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Passive Torque Control

Passive Torque Control

Passive Torque Control

HEllo all...my apologies for activating a new thread, but I didnt see my issue discussed...

Im curious how the community views the idea of affecting torque control from captured rotorwash?  

Notwithstanding the complications and variables associated with foward flight and considering a stationary hover only, is it theoretically possible to introduce pitchable surfaces into the rotorwash in order to generate adequate sideways counter directional thrust and retian yaw flight control?

Further, given the linear increase of rotor disc down flow field velocity as one moves out radially from the hub, would it be within the scope of imagination to construct a rotor that promotes and greater force near the hub by adding significant depth and twist to said rotor blade.

Therefore, by creating more downflow in closer to the fuselage, the passive torque control system could be more compact and efficient with respect to total drag.

This is my first post!

RE: Passive Torque Control

Its good to know that ppl are still thinking of alternate ways of overcoming aviation problems. A lot of companies have already tried the idea of control surfaces in the downwash. One used a control surface in place of the tailboom, it was adjustable and was basically a rudder in the downwash. The NOTAR uses coander effect to make the tailboom act like an aerofoil surface to offset torque. I'm not sure about increasing the downwash on the inner part of the disc, my immediate response would be that it would increase the power required to turn it and therefore increase the torque generated. On the surface it seems to be a backward step. I still believe that reducing torque with the use of tipjets is the way to go, doubt it would ever replace the medium and big choppers but should be great for 2 and 4 seat aircraft.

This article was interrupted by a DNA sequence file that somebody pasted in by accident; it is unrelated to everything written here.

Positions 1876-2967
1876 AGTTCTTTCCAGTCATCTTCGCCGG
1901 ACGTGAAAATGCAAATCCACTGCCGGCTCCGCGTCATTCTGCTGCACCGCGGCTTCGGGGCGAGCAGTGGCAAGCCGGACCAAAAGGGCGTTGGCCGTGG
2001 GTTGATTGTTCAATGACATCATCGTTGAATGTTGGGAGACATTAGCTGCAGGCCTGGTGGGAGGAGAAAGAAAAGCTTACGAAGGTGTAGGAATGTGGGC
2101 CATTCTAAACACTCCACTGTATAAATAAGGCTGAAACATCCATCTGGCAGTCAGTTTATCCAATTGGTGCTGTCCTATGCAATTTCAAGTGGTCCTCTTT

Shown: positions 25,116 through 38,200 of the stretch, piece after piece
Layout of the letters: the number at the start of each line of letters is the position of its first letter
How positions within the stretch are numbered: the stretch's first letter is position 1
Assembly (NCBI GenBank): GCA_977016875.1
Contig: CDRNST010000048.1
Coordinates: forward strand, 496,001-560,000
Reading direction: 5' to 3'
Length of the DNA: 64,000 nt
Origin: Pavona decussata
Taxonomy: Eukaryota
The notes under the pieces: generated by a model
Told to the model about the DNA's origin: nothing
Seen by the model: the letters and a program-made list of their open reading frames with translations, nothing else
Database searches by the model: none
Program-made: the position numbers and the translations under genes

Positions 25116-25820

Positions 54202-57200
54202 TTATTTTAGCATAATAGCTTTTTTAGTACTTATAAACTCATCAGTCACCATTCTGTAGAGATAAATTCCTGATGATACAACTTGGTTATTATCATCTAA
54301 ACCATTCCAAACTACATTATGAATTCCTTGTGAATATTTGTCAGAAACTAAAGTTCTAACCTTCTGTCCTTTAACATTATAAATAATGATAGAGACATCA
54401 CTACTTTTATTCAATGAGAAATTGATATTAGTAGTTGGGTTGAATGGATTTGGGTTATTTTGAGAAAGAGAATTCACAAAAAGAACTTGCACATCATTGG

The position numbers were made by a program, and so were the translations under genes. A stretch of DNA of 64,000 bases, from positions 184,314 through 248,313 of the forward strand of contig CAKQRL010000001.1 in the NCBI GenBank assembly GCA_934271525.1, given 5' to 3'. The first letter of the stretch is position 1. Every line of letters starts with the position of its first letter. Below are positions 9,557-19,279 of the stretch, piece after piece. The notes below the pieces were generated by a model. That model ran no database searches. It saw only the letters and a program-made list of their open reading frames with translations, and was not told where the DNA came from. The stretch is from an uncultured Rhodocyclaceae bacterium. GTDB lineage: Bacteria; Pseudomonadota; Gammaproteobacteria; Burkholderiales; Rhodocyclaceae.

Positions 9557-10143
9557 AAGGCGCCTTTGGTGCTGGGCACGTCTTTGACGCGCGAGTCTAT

RE: Passive Torque Control

yes Im aware of the existing art for the most part, but with Notar they only scratched the surface of the Coanda effect potential and creating horizontal thrust from downwash.  The requirement for the vectorable thrust tip in NOTAR systems defeats the purpose of simplifing the equation away from the tail rotor's complexity and energy drain.  NOTAR is evolutionary, but not terminal.  Other art was on the right track as well conceptually, but never got it right either in my view as a to form truly fitting function of design.

Thanks so much for your advise, but you speak of aviation problems maybe as a foregone conclusion and yet there is so much to come.  With respect to tip jets, you are trading one complex active power system for another and its downfall in my opinion, but I mean that with respect.


RE: Passive Torque Control

Hi Dallasrotor,
Thanks for your comments but I think you may have misunderstood what I though I had said. Badly written on my part possibly. I do not consider aviation problems as a foregone conclusion. The first line on my post maybe should have read " Its good to know that I am not the only person thinking of alternate ways to overcome aviation problems."

You may be correct about trading one complex power system for another, but it does dispose of the requirement for a tail rotor to overcome torque. It is then quite easy to use an alternate and simple system (of which there are many)for yaw control.

Two of the most successful tip jet helicopters (Djinn and Fairey ultralight) suffered from the same restrictions, fuel consumption and blade life. Other than that they were reported by test pilots to be the easiest and most enjoyable helicopters to fly. Both of these helicopters were designed and built in the early 50s and I think the problems they suffered can easily be overcome with modern technology.

Just as a side note I was onboard a military helicopter that lost tailrotor control, a very scary experience. Two weeks later I saw a friend die in the wreckage of another helicopter which suffered an identical failure. These incidents were both caused by mechanical failure and after much research over the past 20 years I am convinced that avoiding torque is better than trying to overcome it.